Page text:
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Financial Planning for Newlyweds

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By highpointadvisors April 4, 2017

The moment a couple says "I do," a lot changes. Newlyweds begin an emotional and fiscal partnership meant to endure for the rest of their lives. To start off on the right foot, they should recognize their financial partnership by establishing monetary goals, expectations, and plans together. The following are some tips from financial advisors worth considering.

The Challenge of Two Incomes

Although it's a pretty uncommon that two people can live as cheaply as one, they can still save money on rent, groceries, and shared transportation. Leftover income may create temptations like a bigger car, new clothes, travel, and more. Resisting the urge to overspend and applying this surplus to paying down any debt or saving, is a more prudent option. This cash can be considered a family's "working capital" to cover special needs that may arise.

Budget for the Future

If both husband and wife are working, try to budget on one person's salary and bank the other. In the years to come, one or the other may decide to change careers, go back to school, start a new business. If and when they start a family, one may want to stay home for a few years.

Retirement Planning

Consider future retirement plans. Though retirement may seem like a long way off, the earlier a couple considers their options, the better. Financial advisors can help newlyweds to understand their fiscal situations and help create a long-term plan for the future.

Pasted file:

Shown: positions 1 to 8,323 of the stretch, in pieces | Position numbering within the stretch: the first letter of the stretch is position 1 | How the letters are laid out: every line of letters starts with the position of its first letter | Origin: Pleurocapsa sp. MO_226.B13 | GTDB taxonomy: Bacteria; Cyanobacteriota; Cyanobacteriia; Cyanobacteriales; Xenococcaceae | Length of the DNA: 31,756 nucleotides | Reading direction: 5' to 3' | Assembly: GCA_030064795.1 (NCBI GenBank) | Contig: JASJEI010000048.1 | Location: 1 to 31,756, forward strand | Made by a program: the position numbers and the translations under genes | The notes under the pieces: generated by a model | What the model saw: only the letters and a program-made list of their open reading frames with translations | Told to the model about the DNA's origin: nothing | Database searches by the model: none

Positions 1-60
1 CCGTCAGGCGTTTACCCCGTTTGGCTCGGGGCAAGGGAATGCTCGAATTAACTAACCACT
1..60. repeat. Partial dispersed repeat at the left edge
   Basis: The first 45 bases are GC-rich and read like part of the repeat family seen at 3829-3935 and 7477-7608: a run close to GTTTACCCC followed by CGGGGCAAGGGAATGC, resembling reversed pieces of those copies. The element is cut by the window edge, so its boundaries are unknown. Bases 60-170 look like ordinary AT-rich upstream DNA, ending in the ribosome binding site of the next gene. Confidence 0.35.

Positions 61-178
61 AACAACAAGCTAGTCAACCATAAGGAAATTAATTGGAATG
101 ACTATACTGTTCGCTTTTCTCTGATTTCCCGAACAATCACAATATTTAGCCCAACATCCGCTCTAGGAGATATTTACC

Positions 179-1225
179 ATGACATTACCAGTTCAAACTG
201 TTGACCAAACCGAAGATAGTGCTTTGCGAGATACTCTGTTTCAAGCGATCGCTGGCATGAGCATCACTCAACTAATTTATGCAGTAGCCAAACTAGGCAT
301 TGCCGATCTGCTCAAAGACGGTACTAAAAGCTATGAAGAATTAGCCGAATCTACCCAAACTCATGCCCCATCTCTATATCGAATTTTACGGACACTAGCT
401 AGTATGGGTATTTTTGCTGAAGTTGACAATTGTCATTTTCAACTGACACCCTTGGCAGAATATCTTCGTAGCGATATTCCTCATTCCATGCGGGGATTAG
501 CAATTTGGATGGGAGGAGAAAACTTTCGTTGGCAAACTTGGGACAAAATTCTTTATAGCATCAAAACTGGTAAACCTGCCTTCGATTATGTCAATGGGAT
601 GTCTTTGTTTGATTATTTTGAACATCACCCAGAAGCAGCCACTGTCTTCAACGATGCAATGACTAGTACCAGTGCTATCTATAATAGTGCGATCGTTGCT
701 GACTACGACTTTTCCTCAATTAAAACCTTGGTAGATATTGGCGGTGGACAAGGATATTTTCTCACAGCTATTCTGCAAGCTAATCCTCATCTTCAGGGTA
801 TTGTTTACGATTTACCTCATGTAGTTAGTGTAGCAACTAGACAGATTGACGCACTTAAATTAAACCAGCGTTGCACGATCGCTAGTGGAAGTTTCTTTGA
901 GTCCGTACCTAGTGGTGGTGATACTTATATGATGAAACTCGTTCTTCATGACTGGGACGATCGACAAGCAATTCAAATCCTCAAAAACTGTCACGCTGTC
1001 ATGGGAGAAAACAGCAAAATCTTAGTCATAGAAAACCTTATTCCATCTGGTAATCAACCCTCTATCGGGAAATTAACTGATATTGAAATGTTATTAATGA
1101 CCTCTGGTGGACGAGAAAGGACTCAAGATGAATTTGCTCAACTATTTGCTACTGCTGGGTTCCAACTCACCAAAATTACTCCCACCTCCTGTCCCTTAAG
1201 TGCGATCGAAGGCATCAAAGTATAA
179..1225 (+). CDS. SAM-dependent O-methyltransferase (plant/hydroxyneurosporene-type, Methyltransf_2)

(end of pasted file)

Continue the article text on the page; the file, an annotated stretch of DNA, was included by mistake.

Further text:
Company Contributions

Contribute as much as possible to a tax-deferred 401(k) or 403(b) to maximize the employer's matching contributions. Do the same for individual Roth IRAs and retirement accounts. Newlyweds should also consider separate accounts. The goal of retirement savings should be annual savings of at least 10 percent of gross income each year.

Catastrophic Health and Disability

Financial advisors suggest that newlyweds consider some coverage for the possibility of unexpected health or long-term disability and subsequent loss of income. Couples may want to begin to consider life insurance policies too. Newlyweds may experience some financial highs and lows on their journey together, but careful financial planning can help along the way....